It's built from treated lumber with walls that slope out so you don't hit your foot on the wall. The lower part of the wall is 2x8's and above a couple of feet it goes to 5/4 decking boards. Between posts it's reinforced with 3-2x4's vertically to tie the boards together. I did it in 10' sections. One section swivels out- with a slide board in the ground to make sure it goes right back in place when it closes-to let the tractor in. That left about a 4 1/2 foot space for the walk in gate. There is an observation deck- with chairs -about 4' high next to the in-gate.

            The top board is angled down some to be a bit more rib friendly, but thankfully, that feature has never been needed. It does look a lot better from horseback that the thin edged top board did to start with. I added it later.

            Total height is 5'4" which could be a little higher but it has worked well for us.

            The posts are starting to show the end of their lives. Thankfully the boards were put on with screws which should make changing the posts easier, but I wish they had "star head" screws then. They will go back on with the TORX ("star head") screws.

            It doesn't get used a whole lot, but a fair amount of time. The coarse sand footing that I put in to start with is still fine.

            At first, I didn't make the walls solid but left the spacing so that I could go back later and fill in the spaces. The first time a horse was worked in there, she put a leg through the fence. Thankfully, there was no injury but no horse went back in until I made the walls solid.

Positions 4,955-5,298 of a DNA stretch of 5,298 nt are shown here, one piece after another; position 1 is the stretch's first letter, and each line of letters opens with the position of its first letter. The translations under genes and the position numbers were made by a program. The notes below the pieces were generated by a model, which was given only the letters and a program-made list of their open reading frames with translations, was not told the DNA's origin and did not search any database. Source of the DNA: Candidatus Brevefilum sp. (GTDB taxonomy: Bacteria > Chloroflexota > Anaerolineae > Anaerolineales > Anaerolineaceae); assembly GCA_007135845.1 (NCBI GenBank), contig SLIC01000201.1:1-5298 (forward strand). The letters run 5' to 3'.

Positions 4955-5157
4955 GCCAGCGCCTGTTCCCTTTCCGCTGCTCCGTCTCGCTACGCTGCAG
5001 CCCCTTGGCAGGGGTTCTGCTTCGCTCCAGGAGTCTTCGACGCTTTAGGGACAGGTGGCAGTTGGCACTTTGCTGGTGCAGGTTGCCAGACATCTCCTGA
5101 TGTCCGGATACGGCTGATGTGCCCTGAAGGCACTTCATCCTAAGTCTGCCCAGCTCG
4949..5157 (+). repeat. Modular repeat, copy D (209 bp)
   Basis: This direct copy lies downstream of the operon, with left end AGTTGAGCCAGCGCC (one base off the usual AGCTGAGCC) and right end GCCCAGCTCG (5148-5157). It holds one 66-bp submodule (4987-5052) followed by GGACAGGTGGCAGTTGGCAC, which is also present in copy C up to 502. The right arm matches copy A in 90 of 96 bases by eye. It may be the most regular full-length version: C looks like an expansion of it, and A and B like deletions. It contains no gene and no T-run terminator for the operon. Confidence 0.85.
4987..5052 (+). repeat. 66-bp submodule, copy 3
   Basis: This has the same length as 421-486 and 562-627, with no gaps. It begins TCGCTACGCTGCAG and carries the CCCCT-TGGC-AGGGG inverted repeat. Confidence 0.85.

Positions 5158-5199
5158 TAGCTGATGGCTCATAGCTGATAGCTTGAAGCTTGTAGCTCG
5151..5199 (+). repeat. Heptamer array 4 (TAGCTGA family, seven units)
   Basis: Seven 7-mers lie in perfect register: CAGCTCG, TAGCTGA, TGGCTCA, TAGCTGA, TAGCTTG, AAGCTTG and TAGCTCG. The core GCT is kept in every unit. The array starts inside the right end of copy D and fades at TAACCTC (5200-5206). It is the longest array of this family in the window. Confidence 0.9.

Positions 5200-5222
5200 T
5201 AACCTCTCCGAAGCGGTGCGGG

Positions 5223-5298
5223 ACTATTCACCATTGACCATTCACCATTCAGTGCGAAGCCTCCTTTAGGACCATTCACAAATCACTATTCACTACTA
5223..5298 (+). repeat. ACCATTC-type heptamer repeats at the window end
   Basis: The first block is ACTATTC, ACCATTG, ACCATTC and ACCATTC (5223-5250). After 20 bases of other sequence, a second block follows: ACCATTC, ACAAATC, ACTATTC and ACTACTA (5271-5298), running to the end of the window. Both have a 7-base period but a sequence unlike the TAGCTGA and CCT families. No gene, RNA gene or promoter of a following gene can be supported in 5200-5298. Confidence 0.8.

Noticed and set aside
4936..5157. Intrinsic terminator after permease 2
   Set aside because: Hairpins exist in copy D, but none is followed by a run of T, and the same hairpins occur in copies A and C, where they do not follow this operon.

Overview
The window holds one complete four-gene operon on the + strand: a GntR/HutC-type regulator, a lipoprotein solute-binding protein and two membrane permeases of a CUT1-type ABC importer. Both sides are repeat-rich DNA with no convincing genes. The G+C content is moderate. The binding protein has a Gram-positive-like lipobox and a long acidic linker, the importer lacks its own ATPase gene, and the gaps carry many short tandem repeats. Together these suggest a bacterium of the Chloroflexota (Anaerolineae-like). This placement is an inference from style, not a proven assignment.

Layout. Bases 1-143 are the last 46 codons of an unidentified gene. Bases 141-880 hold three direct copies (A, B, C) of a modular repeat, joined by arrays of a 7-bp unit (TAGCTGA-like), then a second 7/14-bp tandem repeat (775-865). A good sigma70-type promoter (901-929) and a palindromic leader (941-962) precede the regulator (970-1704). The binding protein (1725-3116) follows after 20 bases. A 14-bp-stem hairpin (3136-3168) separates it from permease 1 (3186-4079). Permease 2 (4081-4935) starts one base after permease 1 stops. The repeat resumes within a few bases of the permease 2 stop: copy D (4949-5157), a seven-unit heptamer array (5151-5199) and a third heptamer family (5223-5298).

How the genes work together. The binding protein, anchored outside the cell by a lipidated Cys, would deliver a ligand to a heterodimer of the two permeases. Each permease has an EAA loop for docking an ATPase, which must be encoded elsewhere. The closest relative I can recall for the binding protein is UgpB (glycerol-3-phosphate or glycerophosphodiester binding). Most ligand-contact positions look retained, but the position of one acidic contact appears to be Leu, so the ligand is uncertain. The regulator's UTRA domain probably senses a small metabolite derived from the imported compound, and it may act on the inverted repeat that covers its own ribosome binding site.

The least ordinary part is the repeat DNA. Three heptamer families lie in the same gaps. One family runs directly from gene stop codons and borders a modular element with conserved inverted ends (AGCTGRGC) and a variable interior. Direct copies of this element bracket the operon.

It's a very handy thing to have. If you look at our farm from Google Earth, you can easily see it.
            Last edited by Tom King; Oct. 15, 2009, 03:50 PM.
            www.HistoricHousePreservation.com

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            • #7
              Ours is 64 feet in diameter and the walls slope out as well. The walls are solid (board on board) for about 6 feet and then I have another almost 2 feet with two spaced out boards. Footing is the same as in my riding ring - well draining with layers of gravel, then bluestone, then sand mixed with rubber. What really makes it nice is that it's surrounded by cedar trees that by now are taller than the roundpen with a big open space by the entrance. I use it a fair amount to show my youngsters to prospective buyers, as well as for training purposes. I'm going to have to start replacing some boards that seem to "shrink" away from the posts, but then the pen is 14 years old by now.
              Siegi Belz
              www.stalleuropa.com
              2007 KWPN-NA Breeder of the Year
              Dutch Warmbloods Made in the U. S. A.

              Comment


              • #8
                Tom King is spot on. Don't leave gaps in the boards. Angled out is by far the best, but not required. Minimum 60'; while smaller may be better for you, it's exponentially harder on the horse.

                We converted an equisizer, so I didn't get to do everything I wanted. Best deals from this one:
                1. Filled with footing, it's at least a foot above grade. NEVER a water/drainage issue.
                2. Lower in center, great banking.
                3. At least 6' fencing (looks more like 7, never measured it). Solid. Be sure horse can't see over it.
                4. Above grade is 16' fence boards, 1x6 oak. Recommend 2x6 treated below/in contact with grade.
                5. Bottom 3' is lined with old conveyer belt (rubber). Awesome if horse hits wall (which they do frequently).